Having good email lists became essential as yoga studios had to contact students to let them know how to proceed. Good websites were also important. There, yoga studio owners could post new COVID policies and new schedules. Most yoga studios were already using the online Mindbody software for people to enroll and pay for classes, so that aspect was seamless.


Photo by Dmytro from Pexels

Up to this point, all three studios I have attended in the past couple of years were doing the same. Each studio was offering  classes on Zoom and registering  for them was easy to do online. Studios would send out links to the Zoom class and with the click of a mouse, we were doing yoga in our spare rooms and basements.  In June 2020, Maryland started lifting restrictions and began allowing non-essential businesses to reopen with capacity limits. Also,  the weather got nicer. And that’s where these three studios showed their business savvy.

Studio A found a nearby park and negotiated a permit with the city to start providing outdoor classes. Outdoor classes cost $25 ($5 more than the pre-pandemic drop-in cost) but were offered several times a week over the course of the summer and into early fall.

Studio B found a several locations that were willing to host outdoor classes, including a brewery and a plant nursery. Pretty soon, they were offering various outdoor classes. This studio charged regular drop-in ($18 or donation) and offered a minimum once a week outdoor option in addition to its Zoom offerings.

Studio C kept doing Zoom and found a place to offer outdoor classes on a limited basis (four times total in the summer of 2020) and charged a workshop price of $30 for these. Drop-in classes at this studio had been $18, and it offered a $15 Zoom drop-in rate.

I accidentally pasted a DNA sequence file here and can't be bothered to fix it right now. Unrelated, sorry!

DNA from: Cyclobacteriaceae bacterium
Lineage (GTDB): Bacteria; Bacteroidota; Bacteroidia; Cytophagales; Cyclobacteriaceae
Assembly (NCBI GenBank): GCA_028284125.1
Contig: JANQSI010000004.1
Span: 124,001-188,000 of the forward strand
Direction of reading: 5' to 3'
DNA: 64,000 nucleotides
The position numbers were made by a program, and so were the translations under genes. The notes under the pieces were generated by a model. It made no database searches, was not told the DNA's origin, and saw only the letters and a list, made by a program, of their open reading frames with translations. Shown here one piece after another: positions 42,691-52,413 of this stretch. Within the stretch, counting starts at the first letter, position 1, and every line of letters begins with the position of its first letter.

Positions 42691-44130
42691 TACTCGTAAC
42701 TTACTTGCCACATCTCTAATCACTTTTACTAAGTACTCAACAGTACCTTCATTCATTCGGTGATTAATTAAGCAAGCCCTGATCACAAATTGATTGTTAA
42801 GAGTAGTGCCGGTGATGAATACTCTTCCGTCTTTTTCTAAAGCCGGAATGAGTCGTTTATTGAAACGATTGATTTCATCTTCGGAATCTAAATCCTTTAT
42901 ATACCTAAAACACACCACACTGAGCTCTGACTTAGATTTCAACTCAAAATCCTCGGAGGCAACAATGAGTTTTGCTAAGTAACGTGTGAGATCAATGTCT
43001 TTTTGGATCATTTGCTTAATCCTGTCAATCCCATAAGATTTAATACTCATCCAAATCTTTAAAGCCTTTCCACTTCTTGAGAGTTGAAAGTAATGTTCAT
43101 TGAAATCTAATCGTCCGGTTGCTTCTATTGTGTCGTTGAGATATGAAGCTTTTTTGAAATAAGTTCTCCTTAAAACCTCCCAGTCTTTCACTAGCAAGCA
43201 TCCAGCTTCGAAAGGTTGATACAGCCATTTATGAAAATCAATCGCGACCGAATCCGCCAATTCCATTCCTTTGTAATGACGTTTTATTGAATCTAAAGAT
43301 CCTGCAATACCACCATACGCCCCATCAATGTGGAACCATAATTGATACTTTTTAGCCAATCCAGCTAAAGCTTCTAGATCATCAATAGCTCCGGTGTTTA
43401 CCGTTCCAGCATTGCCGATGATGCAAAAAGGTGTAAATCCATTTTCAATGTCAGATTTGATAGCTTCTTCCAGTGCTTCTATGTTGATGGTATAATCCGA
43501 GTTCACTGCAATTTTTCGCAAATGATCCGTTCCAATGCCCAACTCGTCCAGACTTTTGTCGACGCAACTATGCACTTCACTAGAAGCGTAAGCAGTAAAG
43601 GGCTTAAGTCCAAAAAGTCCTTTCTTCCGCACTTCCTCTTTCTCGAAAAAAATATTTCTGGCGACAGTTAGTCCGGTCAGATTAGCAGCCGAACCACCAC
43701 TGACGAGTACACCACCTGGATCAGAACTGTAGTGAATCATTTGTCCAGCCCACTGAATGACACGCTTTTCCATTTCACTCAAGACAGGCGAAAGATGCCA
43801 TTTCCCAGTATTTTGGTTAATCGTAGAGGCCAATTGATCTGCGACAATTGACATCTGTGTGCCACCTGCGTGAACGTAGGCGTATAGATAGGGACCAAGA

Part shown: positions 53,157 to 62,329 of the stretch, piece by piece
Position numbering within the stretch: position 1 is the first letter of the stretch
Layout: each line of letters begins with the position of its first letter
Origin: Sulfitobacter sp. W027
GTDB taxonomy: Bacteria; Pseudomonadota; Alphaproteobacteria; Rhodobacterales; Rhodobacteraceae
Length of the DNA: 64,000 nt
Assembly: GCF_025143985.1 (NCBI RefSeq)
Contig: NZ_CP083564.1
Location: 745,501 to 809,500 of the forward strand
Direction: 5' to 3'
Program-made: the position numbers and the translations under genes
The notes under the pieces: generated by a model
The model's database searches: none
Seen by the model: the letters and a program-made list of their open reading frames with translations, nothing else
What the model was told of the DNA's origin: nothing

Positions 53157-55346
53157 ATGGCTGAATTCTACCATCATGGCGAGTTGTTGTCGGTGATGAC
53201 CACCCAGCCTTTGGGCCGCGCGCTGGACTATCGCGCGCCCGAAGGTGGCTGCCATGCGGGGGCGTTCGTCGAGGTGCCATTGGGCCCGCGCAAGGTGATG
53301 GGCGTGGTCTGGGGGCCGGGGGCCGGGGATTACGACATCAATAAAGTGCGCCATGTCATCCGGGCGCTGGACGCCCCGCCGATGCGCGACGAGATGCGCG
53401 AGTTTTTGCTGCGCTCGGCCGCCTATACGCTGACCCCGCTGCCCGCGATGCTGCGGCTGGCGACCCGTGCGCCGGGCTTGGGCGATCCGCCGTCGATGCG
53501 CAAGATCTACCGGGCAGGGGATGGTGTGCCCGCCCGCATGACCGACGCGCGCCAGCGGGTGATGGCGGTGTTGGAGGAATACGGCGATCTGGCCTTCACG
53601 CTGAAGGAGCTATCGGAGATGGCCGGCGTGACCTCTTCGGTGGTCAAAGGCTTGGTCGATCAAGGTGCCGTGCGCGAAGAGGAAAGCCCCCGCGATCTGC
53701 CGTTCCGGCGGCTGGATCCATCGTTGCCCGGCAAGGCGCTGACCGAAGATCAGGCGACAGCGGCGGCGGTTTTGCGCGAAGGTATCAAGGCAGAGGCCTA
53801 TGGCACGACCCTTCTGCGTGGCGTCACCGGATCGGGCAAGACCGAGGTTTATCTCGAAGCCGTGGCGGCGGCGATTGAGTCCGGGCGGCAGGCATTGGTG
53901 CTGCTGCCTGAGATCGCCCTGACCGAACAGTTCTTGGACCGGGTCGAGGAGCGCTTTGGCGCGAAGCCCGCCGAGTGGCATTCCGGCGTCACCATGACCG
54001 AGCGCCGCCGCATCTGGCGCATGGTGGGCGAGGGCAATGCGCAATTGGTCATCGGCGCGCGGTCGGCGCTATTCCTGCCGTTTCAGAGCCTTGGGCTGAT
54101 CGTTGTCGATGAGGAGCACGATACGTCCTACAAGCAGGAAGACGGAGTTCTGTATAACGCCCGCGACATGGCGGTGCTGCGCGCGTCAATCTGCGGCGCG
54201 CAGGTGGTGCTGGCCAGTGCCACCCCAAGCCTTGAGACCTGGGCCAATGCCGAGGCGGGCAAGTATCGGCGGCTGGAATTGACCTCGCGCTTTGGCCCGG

As cooler weather started and Maryland further scaled back pandemic restrictions, Studios A and B started offering limited in person classes, with few students, air purifiers and open windows, lots of social distancing,  and masks required. In the spring of 2021, as more people were getting vaccinated, Studios A and B added more in-person classes and as the weather got warmer, also added more outdoor options.  Studio C opened last, but not before announcing a GoFund Me campaign to raise funds to be able to open its doors.

I don’t know the financial situation of any of these studios, but it seems to me Studio C’s situation was precarious to be asking for donations. And not coincidentally, out of the three, Studio C did the worst at marketing.

Failure #1: Failure to adapt

Studios A and B were the quickest to figure out that people wanted to do in-person yoga instead of over Zoom, and the only way to do it was to hold classes outdoors. Studio C, on the other hand, was very slow to figure out how to offer outdoor yoga, and when it did, it only did so infrequently and at a high cost.

Failure #2: Failure to communicate